Government experts anticipate growing demand for electronic medical records specialists in America’s rapidly changing and expanding healthcare sector.
These trained technicians organize and manage patient health data in digital and hard-copy formats, ensuring the quality, accuracy, accessibility and security of this critical documentation. Electronic medical records specialists must be able to confidently and confidentially discuss patient information with doctors, insurance personnel, healthcare administrators and other professionals, keeping a sharp eye on details and potential discrepancies in the records.
The nation’s aging population is a leading reason for strong growth in this career. Claims for reimbursement from private and public insurance providers are expected to climb as seniors require more medical tests, treatments and procedures. Electronic medical records specialists will play a key role in keeping these claims flowing smoothly between healthcare providers and insurers.
While modern digital technology has revolutionized medical records keeping, the foundations of this career date to the Jazz Age. The American College of Surgeons created the Association of Record Librarians of North America in 1928 to “elevate the standards of clinical records in hospitals and other medical institutions.”
Today, the record-keeping organization is known as the American Health Information Management Association and has more than 67,000 members.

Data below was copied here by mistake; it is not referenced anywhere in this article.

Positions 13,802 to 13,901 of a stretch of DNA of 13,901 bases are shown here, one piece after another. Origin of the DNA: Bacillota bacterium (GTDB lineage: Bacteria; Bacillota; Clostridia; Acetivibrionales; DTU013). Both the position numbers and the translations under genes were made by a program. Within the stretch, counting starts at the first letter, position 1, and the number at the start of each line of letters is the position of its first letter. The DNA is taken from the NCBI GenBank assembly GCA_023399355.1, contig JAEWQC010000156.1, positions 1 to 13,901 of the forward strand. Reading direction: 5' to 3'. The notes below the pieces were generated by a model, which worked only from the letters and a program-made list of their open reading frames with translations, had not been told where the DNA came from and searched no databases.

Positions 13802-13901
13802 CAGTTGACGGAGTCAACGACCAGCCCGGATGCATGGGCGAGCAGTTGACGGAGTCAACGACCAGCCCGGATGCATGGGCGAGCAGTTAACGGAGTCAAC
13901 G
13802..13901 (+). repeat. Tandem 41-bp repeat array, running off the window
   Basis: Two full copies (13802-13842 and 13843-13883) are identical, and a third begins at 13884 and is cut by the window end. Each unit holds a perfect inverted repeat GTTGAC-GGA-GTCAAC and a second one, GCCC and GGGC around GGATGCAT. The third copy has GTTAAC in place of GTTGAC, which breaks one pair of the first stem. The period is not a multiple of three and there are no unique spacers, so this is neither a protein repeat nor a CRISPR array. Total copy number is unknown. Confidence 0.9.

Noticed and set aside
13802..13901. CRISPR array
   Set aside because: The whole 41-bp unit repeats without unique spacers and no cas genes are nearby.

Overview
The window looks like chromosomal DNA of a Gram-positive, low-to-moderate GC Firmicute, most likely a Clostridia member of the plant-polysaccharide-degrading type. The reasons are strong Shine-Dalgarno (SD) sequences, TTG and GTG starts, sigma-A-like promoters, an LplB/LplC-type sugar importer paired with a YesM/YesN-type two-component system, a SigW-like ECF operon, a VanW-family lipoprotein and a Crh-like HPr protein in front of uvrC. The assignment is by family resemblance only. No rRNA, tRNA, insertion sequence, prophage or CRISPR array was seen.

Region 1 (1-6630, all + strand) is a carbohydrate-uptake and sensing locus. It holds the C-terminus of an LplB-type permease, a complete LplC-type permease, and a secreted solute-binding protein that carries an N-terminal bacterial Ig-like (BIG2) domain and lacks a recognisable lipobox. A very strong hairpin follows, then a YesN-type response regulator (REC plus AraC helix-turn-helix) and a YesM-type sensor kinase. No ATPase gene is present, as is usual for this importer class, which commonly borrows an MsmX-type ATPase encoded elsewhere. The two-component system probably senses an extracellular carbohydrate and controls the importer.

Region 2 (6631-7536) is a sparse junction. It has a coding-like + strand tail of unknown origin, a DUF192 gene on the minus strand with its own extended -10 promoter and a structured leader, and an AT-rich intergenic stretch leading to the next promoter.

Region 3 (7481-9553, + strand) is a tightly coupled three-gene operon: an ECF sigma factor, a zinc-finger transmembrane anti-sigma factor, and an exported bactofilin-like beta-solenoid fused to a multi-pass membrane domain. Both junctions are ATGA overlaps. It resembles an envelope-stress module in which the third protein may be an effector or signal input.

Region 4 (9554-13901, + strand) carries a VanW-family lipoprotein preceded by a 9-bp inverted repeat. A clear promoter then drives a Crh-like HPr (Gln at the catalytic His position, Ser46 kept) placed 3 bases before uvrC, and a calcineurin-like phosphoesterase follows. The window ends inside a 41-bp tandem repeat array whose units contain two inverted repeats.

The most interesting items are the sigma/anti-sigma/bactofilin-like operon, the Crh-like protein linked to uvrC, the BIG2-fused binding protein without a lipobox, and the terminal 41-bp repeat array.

Job Outlook and Salary Range for Electronic Medical Records Specialists
Overall, demand for medical records professionals, including health information technicians, is expected to increase 15% through 2024, much faster than average for all occupations, according to the U.S. Bureau of Labor Statistics (BLS). The agency said more than 29,000 jobs will be added, taking the total number of jobs to 217,600.
As of May 2016, the highest concentrations of these jobs were in general medical and surgical hospitals, and physicians’ offices, the BLS reported.
The median pay for medical records and health information technicians was $38,040 in May 2016. Those working in hospitals had a higher average salary of $44,160. Those working in doctors’ offices, the second-largest employer, had an average salary of $35,490, according to the BLS.
Potential salary ranges and employment prospects vary based on numerous factors, including local market conditions, and a candidate’s work history and educational qualifications.
Education and Training for Electronic Medical Records Specialists
The BLS reports that entry into the field of health information and medical records generally requires at least a two-year associate’s degree and professional certification, such as Registered Health Information Technician (RHIT). The American Health Information Management Association and the American Academy of Professional Coders are among the organizations that offer certification programs.
Individuals seeking more advanced career opportunities may need a four-year bachelor’s degree from an accredited college. A master’s degree is typically required to enter management, teaching and other leadership positions in the field.
Medical records professionals must keep pace with the latest advances in technology, which means that their education and training should be ongoing.